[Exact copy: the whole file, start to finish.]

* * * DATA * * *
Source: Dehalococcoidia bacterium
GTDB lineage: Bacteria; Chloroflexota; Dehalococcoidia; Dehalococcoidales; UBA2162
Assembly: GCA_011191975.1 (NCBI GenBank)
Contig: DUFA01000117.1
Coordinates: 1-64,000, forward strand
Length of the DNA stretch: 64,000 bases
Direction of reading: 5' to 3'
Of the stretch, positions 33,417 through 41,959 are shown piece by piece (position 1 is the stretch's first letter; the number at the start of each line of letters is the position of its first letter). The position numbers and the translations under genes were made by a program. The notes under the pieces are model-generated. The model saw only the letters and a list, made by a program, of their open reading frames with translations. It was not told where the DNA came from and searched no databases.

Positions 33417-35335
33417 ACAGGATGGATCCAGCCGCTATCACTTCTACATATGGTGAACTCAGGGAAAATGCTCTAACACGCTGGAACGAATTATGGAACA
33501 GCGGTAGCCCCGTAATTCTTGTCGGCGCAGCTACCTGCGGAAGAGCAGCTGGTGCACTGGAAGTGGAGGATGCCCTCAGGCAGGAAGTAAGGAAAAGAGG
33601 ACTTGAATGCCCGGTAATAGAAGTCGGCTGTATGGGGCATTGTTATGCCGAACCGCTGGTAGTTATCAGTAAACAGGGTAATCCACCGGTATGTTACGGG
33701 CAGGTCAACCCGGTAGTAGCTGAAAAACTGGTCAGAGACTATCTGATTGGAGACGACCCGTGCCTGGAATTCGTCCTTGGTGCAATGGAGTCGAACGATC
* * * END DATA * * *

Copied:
Source: Dehalococcoidia bacterium
GTDB lineage: Bacteria; Chloroflexota; Dehalococcoidia; Dehalococcoidales; UBA2162
Assembly: GCA_011191975.1 (NCBI GenBank)
Contig: DUFA01000117.1
Coordinates: 1-64,000, forward strand
Length of the DNA stretch: 64,000 bases
Direction of reading: 5' to 3'
Of the stretch, positions 33,417 through 41,959 are shown piece by piece (position 1 is the stretch's first letter; the number at the start of each line of letters is the position of its first letter). The position numbers and the translations under genes were made by a program. The notes under the pieces are model-generated. The model saw only the letters and a list, made by a program, of their open reading frames with translations. It was not told where the DNA came from and searched no databases.

Positions 33417-35335
33417 ACAGGATGGATCCAGCCGCTATCACTTCTACATATGGTGAACTCAGGGAAAATGCTCTAACACGCTGGAACGAATTATGGAACA
33501 GCGGTAGCCCCGTAATTCTTGTCGGCGCAGCTACCTGCGGAAGAGCAGCTGGTGCACTGGAAGTGGAGGATGCCCTCAGGCAGGAAGTAAGGAAAAGAGG
33601 ACTTGAATGCCCGGTAATAGAAGTCGGCTGTATGGGGCATTGTTATGCCGAACCGCTGGTAGTTATCAGTAAACAGGGTAATCCACCGGTATGTTACGGG
33701 CAGGTCAACCCGGTAGTAGCTGAAAAACTGGTCAGAGACTATCTGATTGGAGACGACCCGTGCCTGGAATTCGTCCTTGGTGCAATGGAGTCGAACGATC